"The conceptual basis of NCLB is deeply flawed; no goal can simultaneously be challenging to and achievable by all students across the entire achievement distribution. A standard can either be a minimal standard which presents no challenge to typical and advanced students, or it can be a challenging standard which is unachievable by most below-average students. No standard can serve both purposes – this is why we call 'proficiency for all' an oxymoron - but this is what NCLB requires."

"There is no date by which all (or even nearly all) students in any subgroup, even middle-class white students, can achieve proficiency. Proficiency for all is an oxymoron, as the term 'proficiency' is commonly understood and properly used."

'Proficiency for All' (pdf)


by Naush Boghossian Staff Writer, Pasadena Star-News/Daily News

Nov. 23 —WOODLAND HILLS — Los Angeles Unified's highest- performing independent charter school is housed in a converted warehouse, with space for classrooms but no science labs.

Most students at Ivy Academia make do with a game of handball on the rough asphalt outside rather than spending recess on a real playground.

With limited facilities of their own, a waiting list of hundreds of students and parents clamoring for a high school, Ivy officials would like to lease one of five vacant LAUSD campuses in the area.

"These are sites with soccer fields and basketball courts, yet they're sitting there collecting dust," said Tatyana Berkovich, who founded Ivy Academia in 2003. "It's sad because our kids are running around on converted parking lots, yet there are schools that are completely unoccupied and collecting dust."

Ivy Academia's plea for facilities is one being voiced by many of the charter schools cropping up in the nation's second-largest school district. And it's one to which the district has responded clearly: We just don't have the space to give.

"What they're facing is reality. If the district had facilities available for charter schools in all areas, under district policy it would provide facilities to charter schools in all areas," said Gregory McNair, the district's chief administrator for charter schools.

"The reality is that facilities aren't available in all areas to provide to charter schools."

McNair said the district is not being obstructionist, noting that it has helped 103 charters find space. The demand for the independent campuses is simply growing so quickly, he said, it's outstripping available space.

The district averages 25 to 30 applications annually for charter space, and has offered classroom space at a half-dozen public schools. But campus sites that the district does have available are not sites where charters want to locate, McNair said.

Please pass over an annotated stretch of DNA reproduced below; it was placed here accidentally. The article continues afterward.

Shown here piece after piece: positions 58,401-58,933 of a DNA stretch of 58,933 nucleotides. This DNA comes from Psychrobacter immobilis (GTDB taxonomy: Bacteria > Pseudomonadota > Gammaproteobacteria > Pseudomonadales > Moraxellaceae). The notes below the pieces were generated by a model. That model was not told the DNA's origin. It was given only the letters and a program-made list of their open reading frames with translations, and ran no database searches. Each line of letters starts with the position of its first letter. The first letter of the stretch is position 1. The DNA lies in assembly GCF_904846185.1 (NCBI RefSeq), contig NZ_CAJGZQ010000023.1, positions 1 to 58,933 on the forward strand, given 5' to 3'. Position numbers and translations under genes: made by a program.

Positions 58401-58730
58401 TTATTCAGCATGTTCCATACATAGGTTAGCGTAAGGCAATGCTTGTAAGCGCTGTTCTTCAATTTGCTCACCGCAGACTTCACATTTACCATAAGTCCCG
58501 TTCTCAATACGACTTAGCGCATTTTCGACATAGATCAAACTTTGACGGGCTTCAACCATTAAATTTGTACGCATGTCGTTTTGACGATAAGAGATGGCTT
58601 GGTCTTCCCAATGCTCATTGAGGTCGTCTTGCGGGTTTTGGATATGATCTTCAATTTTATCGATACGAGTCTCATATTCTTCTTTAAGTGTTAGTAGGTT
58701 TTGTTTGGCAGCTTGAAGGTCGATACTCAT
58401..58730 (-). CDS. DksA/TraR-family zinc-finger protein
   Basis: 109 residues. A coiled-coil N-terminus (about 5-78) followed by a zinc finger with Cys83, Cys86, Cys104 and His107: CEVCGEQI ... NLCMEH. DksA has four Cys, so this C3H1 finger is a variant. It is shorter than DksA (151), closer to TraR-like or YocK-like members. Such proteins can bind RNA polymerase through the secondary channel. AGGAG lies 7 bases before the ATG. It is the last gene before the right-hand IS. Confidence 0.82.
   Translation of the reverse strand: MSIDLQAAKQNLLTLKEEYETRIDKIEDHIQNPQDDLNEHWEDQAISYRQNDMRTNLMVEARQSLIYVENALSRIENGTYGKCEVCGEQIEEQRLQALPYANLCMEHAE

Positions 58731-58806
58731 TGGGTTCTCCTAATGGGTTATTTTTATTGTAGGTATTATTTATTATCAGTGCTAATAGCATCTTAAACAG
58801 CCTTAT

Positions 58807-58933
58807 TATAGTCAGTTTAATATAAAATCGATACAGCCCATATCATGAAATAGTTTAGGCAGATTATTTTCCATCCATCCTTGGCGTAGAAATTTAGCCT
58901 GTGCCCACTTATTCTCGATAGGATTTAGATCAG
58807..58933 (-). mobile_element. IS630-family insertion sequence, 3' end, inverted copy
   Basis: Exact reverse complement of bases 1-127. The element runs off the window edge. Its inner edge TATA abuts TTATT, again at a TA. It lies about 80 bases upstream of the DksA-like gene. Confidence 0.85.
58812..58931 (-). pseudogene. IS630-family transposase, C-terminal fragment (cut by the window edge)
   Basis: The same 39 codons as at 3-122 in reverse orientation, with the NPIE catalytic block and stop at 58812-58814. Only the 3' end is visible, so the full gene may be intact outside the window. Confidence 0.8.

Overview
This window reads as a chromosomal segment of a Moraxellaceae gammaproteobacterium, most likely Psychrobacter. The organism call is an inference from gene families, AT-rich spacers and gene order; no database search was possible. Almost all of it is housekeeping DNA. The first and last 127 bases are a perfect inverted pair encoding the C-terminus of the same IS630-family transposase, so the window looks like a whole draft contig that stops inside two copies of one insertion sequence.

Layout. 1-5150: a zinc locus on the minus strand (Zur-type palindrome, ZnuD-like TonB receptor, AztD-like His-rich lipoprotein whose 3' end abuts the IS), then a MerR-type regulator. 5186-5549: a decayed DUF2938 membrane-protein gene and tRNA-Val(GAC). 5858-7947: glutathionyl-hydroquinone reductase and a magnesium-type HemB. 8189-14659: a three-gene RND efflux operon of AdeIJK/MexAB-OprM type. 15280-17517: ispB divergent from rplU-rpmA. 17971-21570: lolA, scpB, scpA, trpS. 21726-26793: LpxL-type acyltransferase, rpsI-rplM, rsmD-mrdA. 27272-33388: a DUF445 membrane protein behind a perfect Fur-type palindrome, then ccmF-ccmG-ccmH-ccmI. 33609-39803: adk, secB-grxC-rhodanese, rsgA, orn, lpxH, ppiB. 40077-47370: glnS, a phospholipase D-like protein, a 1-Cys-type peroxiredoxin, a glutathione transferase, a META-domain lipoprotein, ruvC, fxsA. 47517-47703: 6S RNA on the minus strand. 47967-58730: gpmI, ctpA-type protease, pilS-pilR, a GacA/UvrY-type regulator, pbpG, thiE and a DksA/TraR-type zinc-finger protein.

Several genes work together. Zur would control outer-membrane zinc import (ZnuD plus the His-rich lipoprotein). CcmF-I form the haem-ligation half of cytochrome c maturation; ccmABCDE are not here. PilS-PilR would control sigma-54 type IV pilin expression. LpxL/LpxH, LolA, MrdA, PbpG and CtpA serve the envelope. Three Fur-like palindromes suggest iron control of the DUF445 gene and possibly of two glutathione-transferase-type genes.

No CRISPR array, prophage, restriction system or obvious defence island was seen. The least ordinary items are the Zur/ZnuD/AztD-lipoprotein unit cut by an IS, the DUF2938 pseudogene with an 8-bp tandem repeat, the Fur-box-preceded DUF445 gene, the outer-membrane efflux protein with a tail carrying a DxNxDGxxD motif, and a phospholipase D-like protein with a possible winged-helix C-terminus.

The three-year-old Synergy Charter Academy in South Los Angeles has been trying to lease an LAUSD facility, but until then has a joint-use agreement with St. Patrick Church.

Every Friday afternoon, the academy's kindergarten to fifth-grade teachers roll up the carpets, lock up students' belongings and rearrange the desks. They come in early every Monday to set everything back up again.

While the district offered the academy use of a couple of classrooms at Mark Twain Middle School in West Los Angeles, academy officials rejected the plan, said Synergy co-founder Meg Palisoc.

"There's no way our little kindergarten babies would be able to get on a bus every morning and go all the way to the Westside on a campus with a middle school," Palisoc said. "It just was not an ideal situation."

McNair said Ivy officials rejected the district's offer of four classrooms at Columbus Middle School in Canoga Park.

He said the five nearby schools that have been closed for years due to declining enrollment - Collins Street, Oso Avenue, Platt Ranch, Highlander Street and Enadia Way - would cost millions of dollars to prepare for students.

"I have not heard from the larger charter community that they would support using large amounts of the charter bond dollars to benefit individual schools," McNair said.

Currently there's $84 million in the charter bond pot and the district is trying to leverage those funds with private money for more construction.

The LAUSD also is looking at a program in which the district would purchase sites that it would then lease to charter schools to build facilities. The district has received 28 applications for that program.

Another compromise would be using charter money to build small learning communities on new district campuses, McNair said.

But charter leaders say the current situation has been exacerbated by a district that has missed opportunities to benefit both existing charter schools and traditional public schools.

After eight years of trying to get district help, the nine- year-old Watts Learning Center this year purchased the church where it had leased space since 2000.

With 242 students in four mobile classroom units, seven permanent classrooms and a small playground, officials will spend about $10 million to turn the church into a school.